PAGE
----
Source
J Intern Med. 2020 01; 287(1):78-86
Date
01-2020
Language
English
Publication Type
Journal Article
Research Support, Non-U.S. Gov't
Keywords
Adult
Age Distribution
Aged
Aged, 80 and over
Cohort Studies
Diabetes Mellitus, Type 2 - epidemiology
Female
Hospitalization - statistics & numerical data
Humans
Influenza A Virus, H1N1 Subtype
Influenza Vaccines
Influenza, Human - mortality
Male
Middle Aged
Norway - epidemiology
Pandemics
Registries
Sex Distribution
Vaccination - statistics & numerical data
Abstract
There is limited evidence linking type 2 diabetes (T2D) to influenza-related complications.
To test a set of research questions relating to pandemic influenza vaccination, hospitalization and mortality in people with and without T2D.
In this population-based cohort study, we linked individual-level data from several national registers for all Norwegian residents aged 30 years or more as of January 2009. People with or without T2D at baseline (n = 2 992 228) were followed until December 2013. We used Cox regression to estimate adjusted hazard ratios (aHRs).
Pandemic influenza hospitalization was more common in individuals with T2D (aHR = 2.46, 95% CI 2.04-2.98). The mortality hazard ratio associated with hospitalization for pandemic influenza was lower in people with T2D (aHR = 1.82, 95% CI 1.21-2.74) than in those without T2D (aHR = 3.89, 95% CI 3.27-4.62). The same pattern was observed when restricting to 90-day mortality (aHR = 3.89, 95% CI 1.25-12.06 amongst those with T2D and aHR = 10.79, 95% CI 7.23-16.10 amongst those without T2D). The rate of hospitalization for pandemic influenza was 78% lower in those vaccinated compared to nonvaccinated amongst people with T2D (aHR = 0.22, 95% CI 0.11-0.39), whilst the corresponding estimate for those without T2D was 59% lower (aHR = 0.41, 95% CI 0.33-0.52). Mortality was 25% lower in those vaccinated compared to nonvaccinated amongst people with T2D (aHR = 0.75, 95% CI 0.73-0.77), whilst the corresponding estimate for those without T2D was 9% (aHR = 0.91, 95% CI 0.90-0.92).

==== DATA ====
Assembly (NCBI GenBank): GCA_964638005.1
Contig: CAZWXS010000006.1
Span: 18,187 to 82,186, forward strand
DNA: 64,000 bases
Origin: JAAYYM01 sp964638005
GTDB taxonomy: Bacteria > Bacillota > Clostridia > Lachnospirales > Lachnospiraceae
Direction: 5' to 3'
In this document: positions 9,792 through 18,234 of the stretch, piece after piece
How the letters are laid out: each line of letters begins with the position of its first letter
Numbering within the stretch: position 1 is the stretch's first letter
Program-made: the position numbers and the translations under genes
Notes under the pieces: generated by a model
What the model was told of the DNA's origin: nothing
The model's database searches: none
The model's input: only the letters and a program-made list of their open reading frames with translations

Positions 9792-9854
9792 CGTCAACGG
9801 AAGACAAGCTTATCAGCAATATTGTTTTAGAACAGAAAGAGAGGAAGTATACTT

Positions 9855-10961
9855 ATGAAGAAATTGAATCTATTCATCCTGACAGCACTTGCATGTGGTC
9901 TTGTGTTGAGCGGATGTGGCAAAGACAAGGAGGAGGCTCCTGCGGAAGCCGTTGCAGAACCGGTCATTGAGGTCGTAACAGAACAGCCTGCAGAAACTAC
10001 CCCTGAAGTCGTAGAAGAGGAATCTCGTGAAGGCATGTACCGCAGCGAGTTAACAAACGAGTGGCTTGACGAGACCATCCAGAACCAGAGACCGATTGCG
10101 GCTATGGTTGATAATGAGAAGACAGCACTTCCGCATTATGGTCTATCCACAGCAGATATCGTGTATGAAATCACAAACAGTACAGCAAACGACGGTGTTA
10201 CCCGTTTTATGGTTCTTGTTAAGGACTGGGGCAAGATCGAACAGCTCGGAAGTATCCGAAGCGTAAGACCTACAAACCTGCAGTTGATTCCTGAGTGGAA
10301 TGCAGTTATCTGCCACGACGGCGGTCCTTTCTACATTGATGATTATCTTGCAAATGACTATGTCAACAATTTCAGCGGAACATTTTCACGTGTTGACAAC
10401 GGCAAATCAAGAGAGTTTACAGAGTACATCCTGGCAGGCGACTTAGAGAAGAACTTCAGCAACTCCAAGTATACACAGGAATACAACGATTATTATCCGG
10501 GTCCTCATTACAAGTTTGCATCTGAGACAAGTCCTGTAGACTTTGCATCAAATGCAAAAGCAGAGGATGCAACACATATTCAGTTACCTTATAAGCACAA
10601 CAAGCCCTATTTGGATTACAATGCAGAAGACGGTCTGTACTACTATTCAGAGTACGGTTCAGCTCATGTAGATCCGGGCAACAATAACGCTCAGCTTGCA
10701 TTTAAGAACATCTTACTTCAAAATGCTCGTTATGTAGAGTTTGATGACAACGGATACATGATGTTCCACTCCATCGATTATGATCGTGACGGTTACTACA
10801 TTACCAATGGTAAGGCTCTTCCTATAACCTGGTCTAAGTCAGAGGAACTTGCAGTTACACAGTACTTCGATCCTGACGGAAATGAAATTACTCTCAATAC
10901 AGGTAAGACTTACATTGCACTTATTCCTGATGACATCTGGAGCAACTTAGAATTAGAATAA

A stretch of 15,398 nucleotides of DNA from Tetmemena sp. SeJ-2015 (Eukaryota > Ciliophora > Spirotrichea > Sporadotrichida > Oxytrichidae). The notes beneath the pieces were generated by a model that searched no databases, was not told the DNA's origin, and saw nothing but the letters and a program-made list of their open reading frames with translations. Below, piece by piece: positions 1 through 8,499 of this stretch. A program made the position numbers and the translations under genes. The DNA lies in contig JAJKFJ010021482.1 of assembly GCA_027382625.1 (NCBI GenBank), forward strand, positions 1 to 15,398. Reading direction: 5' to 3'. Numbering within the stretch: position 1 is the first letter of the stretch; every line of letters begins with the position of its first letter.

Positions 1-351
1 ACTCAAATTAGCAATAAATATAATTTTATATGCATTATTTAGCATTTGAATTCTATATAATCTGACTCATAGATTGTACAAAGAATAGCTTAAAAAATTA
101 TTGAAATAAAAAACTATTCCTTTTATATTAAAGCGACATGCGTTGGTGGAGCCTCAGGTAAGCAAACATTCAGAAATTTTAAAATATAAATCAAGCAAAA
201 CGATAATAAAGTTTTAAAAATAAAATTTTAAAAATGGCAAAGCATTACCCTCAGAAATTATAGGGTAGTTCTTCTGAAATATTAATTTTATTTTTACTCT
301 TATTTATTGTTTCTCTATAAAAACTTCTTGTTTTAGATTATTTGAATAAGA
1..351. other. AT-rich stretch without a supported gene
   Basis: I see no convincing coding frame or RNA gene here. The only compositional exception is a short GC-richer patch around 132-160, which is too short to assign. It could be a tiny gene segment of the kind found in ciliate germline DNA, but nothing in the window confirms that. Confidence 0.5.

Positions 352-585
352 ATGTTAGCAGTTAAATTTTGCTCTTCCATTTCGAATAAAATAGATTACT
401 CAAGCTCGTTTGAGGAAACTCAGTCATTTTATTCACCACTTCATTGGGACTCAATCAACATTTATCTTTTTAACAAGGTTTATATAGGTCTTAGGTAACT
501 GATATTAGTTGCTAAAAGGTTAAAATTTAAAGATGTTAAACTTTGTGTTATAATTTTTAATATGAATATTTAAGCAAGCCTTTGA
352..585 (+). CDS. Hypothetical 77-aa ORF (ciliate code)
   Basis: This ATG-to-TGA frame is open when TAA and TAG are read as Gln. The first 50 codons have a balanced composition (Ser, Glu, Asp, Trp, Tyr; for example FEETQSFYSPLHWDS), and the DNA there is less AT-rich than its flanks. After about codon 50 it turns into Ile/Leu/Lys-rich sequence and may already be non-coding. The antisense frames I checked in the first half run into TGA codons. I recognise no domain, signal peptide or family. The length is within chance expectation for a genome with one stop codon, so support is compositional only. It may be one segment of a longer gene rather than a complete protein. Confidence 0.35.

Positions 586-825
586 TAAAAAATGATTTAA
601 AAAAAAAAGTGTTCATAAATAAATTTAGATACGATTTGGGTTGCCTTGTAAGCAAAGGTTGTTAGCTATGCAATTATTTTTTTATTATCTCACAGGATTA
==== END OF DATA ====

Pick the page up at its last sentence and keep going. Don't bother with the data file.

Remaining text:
There may have been a lower threshold for pandemic influenza hospitalization for people with T2D, rather than more severe influenza infection. Our combined results support the importance of influenza vaccination amongst people with T2D, especially during pandemics.
PubMed ID
31587396 View in PubMed
Less detail

Inflammation and coronary angiography in asymptomatic type 2 diabetic subjects.

https://arctichealth.org/en/permalink/ahliterature163958
Source
Scand J Clin Lab Invest. 2007;67(3):306-16
Publication Type
Article
Date
2007
Author
O E Johansen
K I Birkeland
E. Orvik
Ø. Flesland
R. Wergeland
T. Ueland
C. Smith
K. Endresen
P. Aukrust
L. Gullestad
Author Affiliation
Medical Department, Asker and Baerum Hospital, Rud, Norway. odd.erik.johansen@broadpark.no
Source
Scand J Clin Lab Invest. 2007;67(3):306-16
Date
2007
Language
English
Publication Type
Article
Keywords
Adolescent
Adult
Age Distribution
Aged
Comorbidity
Coronary Angiography
Coronary Artery Disease - epidemiology - physiopathology - radiography
Coronary Stenosis - epidemiology - radiography
Diabetes Complications - epidemiology - physiopathology - radiography
Diabetes Mellitus, Type 2 - epidemiology
Exercise Test
Female
Humans
Inflammation - blood - epidemiology
Interleukin-6 - blood
Male
Middle Aged
Norway - epidemiology
Prevalence
Risk factors
Sex Distribution
Abstract